There, I think, in that white space we can realize the most fundamental elements of well-being as individuals and as societies, where we can alter what we do and what we value at an essential level; at the level of foundations. I use an architect’s words here, unavoidably. We prepare the ground before the foundation, but first, before all, we choose the right ground. Bedrock, one of Ariane’s favored words, is what we seek. Simple bedrock for the complex structure to come.

Simplicity need not be classified as luxury, not that which only the privileged may enjoy—it may be the very root of our experience, accessible by all.

I philosophize. You know this of me—you know that, while it has its uses, this is a maddening trait. Even I find it maddening. Be assured, I am with you in your thinking: It is not enough to envision, not enough to merely survive. It is not enough to merely speculate without purpose. So let us speak of Myrken Wood a moment, if we are to speak of such things. I wish to know your thoughts, if only some.

Lately, I have learned leadership is scattered here and though I have not yet ventured out on tour, having barely arrived, I can imagine from previous experiences the effects this has caused the community, its industry and economy, its health and well-being. In your mind, what does a Myrken look like rebuilt and re-ordered? What elements of this rebuilt society matter most, above all other concerns?

What, in your view, is the first step in repairing this disorder?

Your teacher, she was ever careful of the details she shared with me. She spoke of your lessons together, of some interaction and conversation that I might answer those questions ever brewing in her sharp mind, but never did she betray your confidence by divulging overmuch. Discretion, yes. Discretion and honor. I have long admired her command of these things.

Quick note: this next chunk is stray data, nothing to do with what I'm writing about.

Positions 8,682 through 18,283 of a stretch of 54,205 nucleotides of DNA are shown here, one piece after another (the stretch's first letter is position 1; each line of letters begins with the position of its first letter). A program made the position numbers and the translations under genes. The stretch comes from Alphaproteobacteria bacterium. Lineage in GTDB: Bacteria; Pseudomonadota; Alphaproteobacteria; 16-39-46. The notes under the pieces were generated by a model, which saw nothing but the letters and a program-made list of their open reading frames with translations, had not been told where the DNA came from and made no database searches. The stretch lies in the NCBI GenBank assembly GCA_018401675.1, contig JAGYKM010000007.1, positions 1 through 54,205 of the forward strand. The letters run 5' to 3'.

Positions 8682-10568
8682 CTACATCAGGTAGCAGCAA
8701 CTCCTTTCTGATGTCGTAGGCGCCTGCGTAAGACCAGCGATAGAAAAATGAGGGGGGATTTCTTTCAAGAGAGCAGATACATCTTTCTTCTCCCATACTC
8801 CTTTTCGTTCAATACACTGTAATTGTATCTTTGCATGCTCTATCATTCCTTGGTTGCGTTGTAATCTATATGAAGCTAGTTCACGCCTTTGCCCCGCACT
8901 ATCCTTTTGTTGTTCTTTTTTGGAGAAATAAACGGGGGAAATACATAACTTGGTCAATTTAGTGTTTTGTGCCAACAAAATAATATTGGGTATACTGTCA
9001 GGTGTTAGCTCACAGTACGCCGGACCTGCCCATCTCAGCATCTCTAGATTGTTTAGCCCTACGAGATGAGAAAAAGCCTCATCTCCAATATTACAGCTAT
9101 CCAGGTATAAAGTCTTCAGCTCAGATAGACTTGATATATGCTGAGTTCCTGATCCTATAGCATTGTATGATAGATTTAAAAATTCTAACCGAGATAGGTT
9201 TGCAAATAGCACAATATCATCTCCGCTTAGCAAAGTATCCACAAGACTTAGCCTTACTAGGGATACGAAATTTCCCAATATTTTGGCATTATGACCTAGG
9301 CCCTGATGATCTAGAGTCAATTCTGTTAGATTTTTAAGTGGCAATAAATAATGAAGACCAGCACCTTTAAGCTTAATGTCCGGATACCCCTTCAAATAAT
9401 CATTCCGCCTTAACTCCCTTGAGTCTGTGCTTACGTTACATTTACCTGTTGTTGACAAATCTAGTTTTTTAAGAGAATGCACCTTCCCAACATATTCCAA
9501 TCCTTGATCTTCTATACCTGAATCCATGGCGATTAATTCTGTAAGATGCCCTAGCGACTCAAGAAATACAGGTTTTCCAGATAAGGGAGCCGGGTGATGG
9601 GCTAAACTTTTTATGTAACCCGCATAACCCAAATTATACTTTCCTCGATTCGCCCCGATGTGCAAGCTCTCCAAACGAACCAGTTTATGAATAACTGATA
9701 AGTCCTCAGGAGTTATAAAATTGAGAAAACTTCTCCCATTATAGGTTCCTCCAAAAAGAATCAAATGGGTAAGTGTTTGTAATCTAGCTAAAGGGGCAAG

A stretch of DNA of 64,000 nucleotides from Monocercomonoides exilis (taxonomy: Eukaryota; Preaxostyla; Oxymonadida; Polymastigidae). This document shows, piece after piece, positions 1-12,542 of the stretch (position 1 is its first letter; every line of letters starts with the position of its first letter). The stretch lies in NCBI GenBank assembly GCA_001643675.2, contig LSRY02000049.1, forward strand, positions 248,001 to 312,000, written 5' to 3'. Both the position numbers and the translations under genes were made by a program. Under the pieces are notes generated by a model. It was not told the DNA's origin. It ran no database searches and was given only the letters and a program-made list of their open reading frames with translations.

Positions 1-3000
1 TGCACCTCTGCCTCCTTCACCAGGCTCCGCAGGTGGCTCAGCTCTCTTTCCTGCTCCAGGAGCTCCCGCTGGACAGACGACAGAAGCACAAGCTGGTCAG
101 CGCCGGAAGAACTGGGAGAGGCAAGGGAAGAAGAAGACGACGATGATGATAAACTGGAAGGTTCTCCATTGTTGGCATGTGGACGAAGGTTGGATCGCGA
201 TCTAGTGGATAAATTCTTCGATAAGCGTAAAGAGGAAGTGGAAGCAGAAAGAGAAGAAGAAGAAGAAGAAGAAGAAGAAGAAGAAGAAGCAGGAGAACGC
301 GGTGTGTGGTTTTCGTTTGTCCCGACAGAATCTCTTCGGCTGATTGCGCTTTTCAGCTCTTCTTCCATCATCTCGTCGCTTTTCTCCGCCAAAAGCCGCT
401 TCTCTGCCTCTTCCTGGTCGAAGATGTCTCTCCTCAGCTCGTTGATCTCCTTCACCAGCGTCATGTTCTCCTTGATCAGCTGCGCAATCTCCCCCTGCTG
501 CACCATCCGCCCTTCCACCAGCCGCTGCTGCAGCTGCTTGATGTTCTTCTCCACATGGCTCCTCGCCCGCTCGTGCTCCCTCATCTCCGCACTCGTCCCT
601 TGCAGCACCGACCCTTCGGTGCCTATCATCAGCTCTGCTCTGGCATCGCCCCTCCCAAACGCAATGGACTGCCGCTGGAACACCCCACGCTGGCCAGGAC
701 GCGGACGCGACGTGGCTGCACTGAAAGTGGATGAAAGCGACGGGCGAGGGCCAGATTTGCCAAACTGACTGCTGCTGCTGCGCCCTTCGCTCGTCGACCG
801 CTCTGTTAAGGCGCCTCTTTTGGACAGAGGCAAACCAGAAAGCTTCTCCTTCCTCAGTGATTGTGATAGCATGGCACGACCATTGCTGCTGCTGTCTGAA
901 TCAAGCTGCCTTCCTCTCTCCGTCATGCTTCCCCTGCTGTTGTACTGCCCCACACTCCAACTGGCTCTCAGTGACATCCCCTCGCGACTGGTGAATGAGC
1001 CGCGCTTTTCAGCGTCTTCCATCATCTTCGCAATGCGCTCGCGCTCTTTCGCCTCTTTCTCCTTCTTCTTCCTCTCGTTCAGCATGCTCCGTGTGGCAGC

I too regret that we did not begin our letters earlier. I regret not seeking your company in past years, whether directly or by letter. When I returned from my unfortunate attempts at undoing the devastation Farazh’s actions began, I was hollow and distressed by what I had seen and, crucially, by what I had done. Many of those sacrifices were unnecessary and to this day I am unsure I performed any greater good by way of them. Lanessian histories will be my ultimate judge. Regardless, know that in future days, you can expect me to respond, and if you do not receive word, it will not be by choice or, perhaps, because I am dead. Even then, word of that will reach you and you will know.

Time we have lost and by our own doing, indeed, yet we are fortunate to be given another chance. How shall we use it best in the time we have left?

S. Duquesne